I’ve talked about menopause before. One question in evolutionary anthropology is whether it is an adaptation, a derived trait in our species which emerged due to the force of natural selection, or simply a physiological byproduct of some other phenomenon. The key point is the peculiar asymmetry in male and female reproductive potentials; males decline gradually over time, while the general suite of female reproductive function simply shuts down at during middle age. Eric Michael Johnson reviews a new paper by the redoubtable Virpi Lummaa, Fitness benefits of prolonged post-reproductive lifespan in women. Eric concludes:
Dr. Lummaa has done just that in her study published in the journal Nature, demonstrating that children are 12% more likely to survive to adulthood when they have a grandmother’s support than when they don’t. That may not seem like a lot, but consider all of the descendants from that surviving 12%, each carrying the trait for reproductive senescence, and you can see how it wouldn’t take long for the trait to become fixed in a population. Furthermore, one of the key innovations of her study was her choice of sample set. By using Finnish records dating from the 18th and 19th centuries she could ensure that any modern health benefits wouldn’t influence the results and would therefore accurately pinpoint the grandmother’s role.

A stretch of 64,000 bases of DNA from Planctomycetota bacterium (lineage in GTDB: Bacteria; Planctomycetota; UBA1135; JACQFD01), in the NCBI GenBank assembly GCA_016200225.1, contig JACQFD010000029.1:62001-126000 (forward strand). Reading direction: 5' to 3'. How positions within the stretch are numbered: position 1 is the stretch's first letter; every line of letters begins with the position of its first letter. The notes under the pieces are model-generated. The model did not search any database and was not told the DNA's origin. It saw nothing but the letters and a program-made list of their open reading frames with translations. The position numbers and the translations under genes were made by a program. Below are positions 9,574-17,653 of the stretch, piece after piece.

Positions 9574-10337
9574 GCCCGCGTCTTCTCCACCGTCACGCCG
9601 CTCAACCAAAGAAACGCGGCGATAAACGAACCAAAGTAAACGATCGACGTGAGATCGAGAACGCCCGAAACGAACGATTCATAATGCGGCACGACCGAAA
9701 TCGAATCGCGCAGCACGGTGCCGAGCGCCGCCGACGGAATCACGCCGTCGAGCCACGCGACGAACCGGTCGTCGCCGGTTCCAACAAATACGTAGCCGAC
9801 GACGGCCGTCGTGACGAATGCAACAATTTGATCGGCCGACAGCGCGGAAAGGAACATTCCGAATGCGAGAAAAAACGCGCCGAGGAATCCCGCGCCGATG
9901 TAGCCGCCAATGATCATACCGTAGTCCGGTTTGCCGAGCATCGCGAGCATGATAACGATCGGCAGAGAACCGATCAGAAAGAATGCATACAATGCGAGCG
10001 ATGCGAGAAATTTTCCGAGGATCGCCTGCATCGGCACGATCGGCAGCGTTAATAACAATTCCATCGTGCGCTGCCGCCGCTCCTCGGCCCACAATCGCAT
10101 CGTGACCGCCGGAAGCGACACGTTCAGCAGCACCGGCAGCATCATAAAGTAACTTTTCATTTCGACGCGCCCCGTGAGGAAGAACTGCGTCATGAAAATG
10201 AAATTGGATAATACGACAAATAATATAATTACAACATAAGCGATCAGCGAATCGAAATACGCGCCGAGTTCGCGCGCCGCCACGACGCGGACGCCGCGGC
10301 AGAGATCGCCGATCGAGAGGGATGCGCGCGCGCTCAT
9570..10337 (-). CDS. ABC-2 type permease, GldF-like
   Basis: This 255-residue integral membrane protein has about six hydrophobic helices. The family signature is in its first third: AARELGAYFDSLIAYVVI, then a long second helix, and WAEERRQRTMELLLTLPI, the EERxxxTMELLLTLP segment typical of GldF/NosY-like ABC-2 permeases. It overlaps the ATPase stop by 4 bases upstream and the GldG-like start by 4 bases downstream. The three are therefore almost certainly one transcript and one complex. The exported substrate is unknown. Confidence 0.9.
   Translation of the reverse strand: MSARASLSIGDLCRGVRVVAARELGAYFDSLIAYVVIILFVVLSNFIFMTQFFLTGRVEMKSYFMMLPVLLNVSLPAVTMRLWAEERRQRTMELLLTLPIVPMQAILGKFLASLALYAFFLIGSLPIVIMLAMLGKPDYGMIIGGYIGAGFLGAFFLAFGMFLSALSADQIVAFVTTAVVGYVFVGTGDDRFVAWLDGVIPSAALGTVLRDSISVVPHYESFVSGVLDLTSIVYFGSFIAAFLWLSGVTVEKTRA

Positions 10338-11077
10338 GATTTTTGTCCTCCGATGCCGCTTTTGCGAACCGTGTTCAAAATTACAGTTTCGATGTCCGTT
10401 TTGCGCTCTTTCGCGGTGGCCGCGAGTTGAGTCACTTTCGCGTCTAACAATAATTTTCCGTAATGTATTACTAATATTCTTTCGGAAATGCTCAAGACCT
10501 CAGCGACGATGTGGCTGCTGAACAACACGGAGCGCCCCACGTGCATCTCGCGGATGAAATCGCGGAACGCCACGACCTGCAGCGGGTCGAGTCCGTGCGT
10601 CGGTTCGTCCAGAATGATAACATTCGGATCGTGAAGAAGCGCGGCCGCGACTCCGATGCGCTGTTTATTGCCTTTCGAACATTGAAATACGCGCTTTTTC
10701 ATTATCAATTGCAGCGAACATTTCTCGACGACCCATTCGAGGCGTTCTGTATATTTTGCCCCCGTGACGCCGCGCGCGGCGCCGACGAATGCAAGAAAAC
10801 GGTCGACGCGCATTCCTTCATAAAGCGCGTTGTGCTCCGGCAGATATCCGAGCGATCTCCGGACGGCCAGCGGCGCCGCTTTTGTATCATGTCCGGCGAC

12% is a very big effect and would lead to rapid evolutionary change (on the order of thousands of years in the most simple population genetic model of a single locus of dominant effect). Seeing as to the fact that there are several models of Pygmy stature arguing that it is a product of life history changes, exploring this group’s physiological defaults might be interesting. A friend once told me that anthropologists report that Bantu populations regard Pygmy women as particularly fertile. Finally, one major consideration about menopause for me is that I was once told by a biological anthropologist who collaborated with some doctors in this area is that the process has many “moving parts” and seems to involve proactive shutting down a host of physiological processes. Whatever the fitness implications, the physiological tightness of menopause and the rarity of the phenomenon among animals suggests to me that the spandrel model should be viewed with skepticism.